Ivarius Faldine
24 May 2008 @ 04:47 pm
August Dalamar and Bara created a corn field today. I went along at August's request with one stipulation; I had to wear a pair of large sunglasses to protect my eyes. I have the unfortunate luck of getting sunburns on my eyes because I cannot see the sun; I can only feel the warmth of it against my cheeks.

In but a single day, I've heard two magi and one sorcerer create a field, a system of irrigation, and finish a full planting. Dalamar doesn't give himself enough credit for his ability to paint pictures with words. He stood by my side on two occasions and carefully described what was happening, what was (hopefully) going to happen, and the anticipated results. A few brief hangups occurred, but the overall venture was a success. August told me he'd leave the field in the hands of myself and Dalamar, with the implication that the younger sorts would be expected to lend us a hand if and when we should need it.

Spending a day outside and away from the tower felt very nice. I hadn't realised how long I'd been cooped up inside the place! The last time I left was to go out and help Evan. For those of you who are new or may not remember, that was the day people wanted to touch Dalamar's ears because of how realistic they appeared. :) Ah, non-magical society. Quirky quirky. I do miss you so, at times. Curiosity lives and breathes in the world yet!
Ivarius Faldine
30 October 2007 @ 04:00 pm
Sunlight was softer in England. I always felt that way after making the crossing from its shores to those of America. When I lived in England I never burned beneath the sun, not once. My first sunburn was acquired while I made one of many attempts to maintain a jobs I wasn't physically capable of doing. I have no great arm for lifting crates from river barges, or moving much of anything if it's more than a quarter of my body weight. Never mind that, though.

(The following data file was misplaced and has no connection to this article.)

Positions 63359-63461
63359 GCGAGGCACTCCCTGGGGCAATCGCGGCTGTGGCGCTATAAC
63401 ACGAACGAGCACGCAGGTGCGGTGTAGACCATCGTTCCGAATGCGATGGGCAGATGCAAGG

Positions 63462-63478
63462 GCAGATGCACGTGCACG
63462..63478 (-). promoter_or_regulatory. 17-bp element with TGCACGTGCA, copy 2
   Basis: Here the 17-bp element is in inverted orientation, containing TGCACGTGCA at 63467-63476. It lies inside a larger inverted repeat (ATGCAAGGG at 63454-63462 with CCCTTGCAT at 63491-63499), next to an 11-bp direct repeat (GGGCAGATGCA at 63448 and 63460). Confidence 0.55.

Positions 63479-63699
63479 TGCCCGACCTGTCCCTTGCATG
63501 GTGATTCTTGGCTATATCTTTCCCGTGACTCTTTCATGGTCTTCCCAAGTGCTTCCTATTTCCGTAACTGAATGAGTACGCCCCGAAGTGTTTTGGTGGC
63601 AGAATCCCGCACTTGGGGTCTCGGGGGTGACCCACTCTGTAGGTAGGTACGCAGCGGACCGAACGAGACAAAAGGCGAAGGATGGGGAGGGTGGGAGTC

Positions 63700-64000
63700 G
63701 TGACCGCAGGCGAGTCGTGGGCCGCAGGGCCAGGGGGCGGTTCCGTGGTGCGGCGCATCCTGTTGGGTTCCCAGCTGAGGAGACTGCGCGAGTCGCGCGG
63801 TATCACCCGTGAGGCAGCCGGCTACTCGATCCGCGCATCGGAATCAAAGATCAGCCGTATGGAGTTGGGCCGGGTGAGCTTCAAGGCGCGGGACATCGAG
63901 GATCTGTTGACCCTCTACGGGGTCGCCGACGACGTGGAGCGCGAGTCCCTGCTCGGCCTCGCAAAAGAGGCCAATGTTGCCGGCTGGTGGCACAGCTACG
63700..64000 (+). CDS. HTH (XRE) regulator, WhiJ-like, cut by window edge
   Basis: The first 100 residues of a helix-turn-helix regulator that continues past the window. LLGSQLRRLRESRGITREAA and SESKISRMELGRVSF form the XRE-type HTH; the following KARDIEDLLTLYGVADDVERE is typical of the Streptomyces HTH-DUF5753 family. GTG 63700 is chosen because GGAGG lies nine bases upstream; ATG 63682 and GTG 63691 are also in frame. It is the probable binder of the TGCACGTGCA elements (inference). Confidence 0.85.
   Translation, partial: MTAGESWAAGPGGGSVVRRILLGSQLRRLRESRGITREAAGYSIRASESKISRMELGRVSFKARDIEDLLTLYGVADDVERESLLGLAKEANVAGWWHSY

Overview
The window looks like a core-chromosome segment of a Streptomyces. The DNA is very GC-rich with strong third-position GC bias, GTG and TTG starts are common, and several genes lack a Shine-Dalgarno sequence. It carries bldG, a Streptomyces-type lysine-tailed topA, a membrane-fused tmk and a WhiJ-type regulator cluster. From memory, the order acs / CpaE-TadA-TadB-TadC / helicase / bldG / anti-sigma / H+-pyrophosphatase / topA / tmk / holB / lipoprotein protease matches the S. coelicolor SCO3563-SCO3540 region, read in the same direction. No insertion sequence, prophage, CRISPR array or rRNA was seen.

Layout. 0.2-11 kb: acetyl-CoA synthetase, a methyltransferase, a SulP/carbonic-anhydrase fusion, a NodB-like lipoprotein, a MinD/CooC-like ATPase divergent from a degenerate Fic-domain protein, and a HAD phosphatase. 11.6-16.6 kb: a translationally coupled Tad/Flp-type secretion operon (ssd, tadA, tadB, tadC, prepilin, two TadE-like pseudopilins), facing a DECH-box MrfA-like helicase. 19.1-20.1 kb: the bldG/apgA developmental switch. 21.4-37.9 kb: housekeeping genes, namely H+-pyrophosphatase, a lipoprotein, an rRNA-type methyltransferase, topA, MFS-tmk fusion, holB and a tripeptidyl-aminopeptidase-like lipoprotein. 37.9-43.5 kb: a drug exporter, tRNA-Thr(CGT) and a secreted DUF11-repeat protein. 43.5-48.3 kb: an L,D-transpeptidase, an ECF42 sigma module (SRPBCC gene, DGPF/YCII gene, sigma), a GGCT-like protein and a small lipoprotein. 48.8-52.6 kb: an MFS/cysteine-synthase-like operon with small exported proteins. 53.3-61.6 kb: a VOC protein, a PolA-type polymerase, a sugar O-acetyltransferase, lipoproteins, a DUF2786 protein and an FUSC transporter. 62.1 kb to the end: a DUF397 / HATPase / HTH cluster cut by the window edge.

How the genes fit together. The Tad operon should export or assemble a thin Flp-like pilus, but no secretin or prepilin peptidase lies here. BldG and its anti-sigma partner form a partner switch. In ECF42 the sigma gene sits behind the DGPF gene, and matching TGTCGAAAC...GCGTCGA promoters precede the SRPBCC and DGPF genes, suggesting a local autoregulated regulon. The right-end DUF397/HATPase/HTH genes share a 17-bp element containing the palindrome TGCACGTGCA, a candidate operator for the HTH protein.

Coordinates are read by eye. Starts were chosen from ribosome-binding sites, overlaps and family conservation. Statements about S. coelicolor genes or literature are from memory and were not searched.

I came out on the train ride out of London and into Sussex. For the trip I sat across from Emily eating Jelly Beans and watching the urban sprawl melt away to forests and later fields where ramblers kept their sheep and cows. Further still and we entered the hills of Sussex, the chalk quarries and downs you look at from a distance and think running up one would be no difficult task when, indeed, it would be. The sunlight came through the train as though filtered through a faint fog, and believe me it had nothing to do with my eyesight. I was (and am) home. I hope that one day we might visit Wales.

For now, London is enough. I walked with Emily through the central portion of the city and looked up at the buildings that sprang to life years after I was alive, long after my family disowned me and I made a home in Louisiana. It's a new city, but still the old one I knew so well.
Tags: ,
Mood: calm
Ivarius Faldine
27 July 2007 @ 04:42 pm
Memories do so love to tumble about in my mind. I found a photograph in Lexi's files today, one she saved for me when she was browsing her image sites. Hardly a second passed before I could feel restless wind against my face, the cool April air before spring sweeps over England. We were on holiday and I was young, newly minted with my rosary and license to preach and to grant marriage rites. I had forgotten it was the weekend my family always went to the beach, forgotten until my father arrived by carriage to collect me and scold me until we arrived. My clothes were rumpled and my mother fussed over my tired eyes, telling me I mustn't remain awake through the night so frequently. I calmed her worries, kissed her cheek and told her I was well, simply inundated in my studies. She released me in favour of some small cousins to exclaim over.